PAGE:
Using FlexLayout with Angular 5

Tue May 1, 2018 · 3 min read

This is the sixth part in a seven-part series about the JavaScript framework, Angular 5. In this part, we’ll go over adding Flex-Layout to our application to make it responsive.

This is not intended to be a complete guide, but rather an overview of the basics to get you up and running so you can get to know Flext-Layout and how to use it with Angular 5 Material.

Article Series:

  1. Creating Angular 5 application with Angular-cli
  2. Using Angular Material with Angular 5
  3. Deploy Angular 5 Application to Netlify
  4. Build PWA with Angular 5 App
  5. Build Dynamic themes for Angular Material
  6. Using FlexLayout with Angular 5 (You are here)
  7. Building News App using Angular 5

Final Demo here

If you want to add a touch styling to your Angular application you have to use one of the CSS Libraries, but Angular Material is specially designed for Angular. But it does not have a grid system, so we need to add one or build it ourself.

In the Angular Material article I created a simple grid using flex, but you can use Flex-Layout for more complex uses. Some people won’t like Flex-Layout and would prefer using css flex. It’s up to you. But in this article I’ll talk about how to use Flex-Layout with Angular Material and we’ll turn our previous posts into grid using Flex-Layout.

In our application root run:

npm install @angular/flex-layout@latest --save

Now we have to import FlexLayoutModule into our app.module.ts Here’s my app.module.ts

import { BrowserModule } from "@angular/platform-browser";
import { NgModule } from "@angular/core";
import { BrowserAnimationsModule } from "@angular/platform-browser/animations";
import { MaterialModule } from "./material.module";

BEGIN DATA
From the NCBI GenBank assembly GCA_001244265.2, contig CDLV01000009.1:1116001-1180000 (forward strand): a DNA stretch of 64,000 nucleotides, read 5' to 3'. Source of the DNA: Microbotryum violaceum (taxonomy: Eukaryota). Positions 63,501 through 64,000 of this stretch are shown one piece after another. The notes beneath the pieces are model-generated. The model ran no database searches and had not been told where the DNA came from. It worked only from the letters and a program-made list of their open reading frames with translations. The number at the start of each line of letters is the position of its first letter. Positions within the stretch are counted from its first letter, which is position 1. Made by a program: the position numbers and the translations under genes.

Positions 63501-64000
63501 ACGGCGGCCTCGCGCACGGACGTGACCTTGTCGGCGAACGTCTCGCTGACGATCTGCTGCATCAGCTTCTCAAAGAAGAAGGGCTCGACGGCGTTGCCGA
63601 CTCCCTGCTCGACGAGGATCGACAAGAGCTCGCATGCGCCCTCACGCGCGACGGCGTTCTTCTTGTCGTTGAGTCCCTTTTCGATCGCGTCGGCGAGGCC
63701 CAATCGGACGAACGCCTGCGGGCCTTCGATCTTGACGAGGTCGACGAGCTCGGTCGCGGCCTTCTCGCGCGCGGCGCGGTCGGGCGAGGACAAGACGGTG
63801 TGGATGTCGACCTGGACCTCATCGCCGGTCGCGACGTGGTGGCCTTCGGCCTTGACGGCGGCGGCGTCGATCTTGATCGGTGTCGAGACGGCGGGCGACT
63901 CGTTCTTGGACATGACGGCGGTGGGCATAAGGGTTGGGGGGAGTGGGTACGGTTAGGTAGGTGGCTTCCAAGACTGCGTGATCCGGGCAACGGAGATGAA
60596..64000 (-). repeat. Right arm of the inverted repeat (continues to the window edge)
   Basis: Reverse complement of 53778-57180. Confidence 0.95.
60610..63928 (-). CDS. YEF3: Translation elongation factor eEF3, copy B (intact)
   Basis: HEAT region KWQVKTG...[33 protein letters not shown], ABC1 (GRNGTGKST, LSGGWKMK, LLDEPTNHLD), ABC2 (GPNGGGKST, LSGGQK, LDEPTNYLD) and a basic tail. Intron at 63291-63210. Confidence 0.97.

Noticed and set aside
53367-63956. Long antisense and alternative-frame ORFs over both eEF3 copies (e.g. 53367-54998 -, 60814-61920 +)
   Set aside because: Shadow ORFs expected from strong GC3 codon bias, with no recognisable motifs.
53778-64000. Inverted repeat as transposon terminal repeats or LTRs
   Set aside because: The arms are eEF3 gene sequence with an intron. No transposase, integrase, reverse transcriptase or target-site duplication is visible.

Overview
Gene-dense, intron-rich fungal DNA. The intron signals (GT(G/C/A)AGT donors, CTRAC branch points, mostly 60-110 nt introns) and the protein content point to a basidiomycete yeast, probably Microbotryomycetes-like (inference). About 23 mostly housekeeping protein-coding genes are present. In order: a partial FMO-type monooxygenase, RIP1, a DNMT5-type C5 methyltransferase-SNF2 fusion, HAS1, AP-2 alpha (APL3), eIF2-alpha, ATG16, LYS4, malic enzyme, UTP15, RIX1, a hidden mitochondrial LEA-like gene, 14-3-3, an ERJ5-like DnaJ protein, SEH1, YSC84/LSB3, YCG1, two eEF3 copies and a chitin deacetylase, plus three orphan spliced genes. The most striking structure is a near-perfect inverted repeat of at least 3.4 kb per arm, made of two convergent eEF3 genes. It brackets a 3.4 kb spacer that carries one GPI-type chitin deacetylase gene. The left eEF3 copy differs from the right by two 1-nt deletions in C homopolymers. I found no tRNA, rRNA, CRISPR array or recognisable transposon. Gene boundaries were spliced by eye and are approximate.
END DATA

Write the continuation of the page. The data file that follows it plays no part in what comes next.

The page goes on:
import { FlexLayoutModule } from "@angular/flex-layout";

import { AppRoutingModule } from "./app-routing.module";

import { ServiceWorkerModule } from "@angular/service-worker";
import { AppComponent } from "./app.component";

import { environment } from "../environments/environment";
import { PostsComponent } from "./posts/posts.component";
import { HomeComponent } from "./home/home.component";
import { NavbarComponent } from "./navbar/navbar.component";
import { ThemeService } from "./services/theme.service";

  declarations: [AppComponent, PostsComponent, HomeComponent, NavbarComponent],
  imports: [
    ServiceWorkerModule.register("/ngsw-worker.js", {
      enabled: environment.production
  providers: [ThemeService],
  bootstrap: [AppComponent]
export class AppModule {}

Let’s use Flex-Layout with our home posts. I’ll use the next code to create our grid

  fxLayout="wrap row"
  <div fxFlex="20%"><!-- our post code here --></div>

To create 4 posts in one row I’ll make fxFlex= 20%. and put your post code instead of the comment, and repeat this part as you want. Open src/app/home/home.component.html

  fxLayout="wrap row"
  <div fxFlex="20%">
    <mat-card class="example-card">
        <div mat-card-avatar class="example-header-image"></div>
        <mat-card-title>Shiba Inu</mat-card-title>
        <mat-card-subtitle>Dog Breed</mat-card-subtitle>
        alt="Photo of a Shiba Inu"
          The Shiba Inu is the smallest of the six original and distinct spitz
          breeds of dog from Japan. A small, agile dog that copes very well with
          mountainous terrain, the Shiba Inu was originally bred for hunting.
        <button mat-button>LIKE</button> <button mat-button>SHARE</button>

Check the flex-layout documentation for more complex uses.

Now you can remove our css code in home.component.scss.

Next: Building News App using Angular 5

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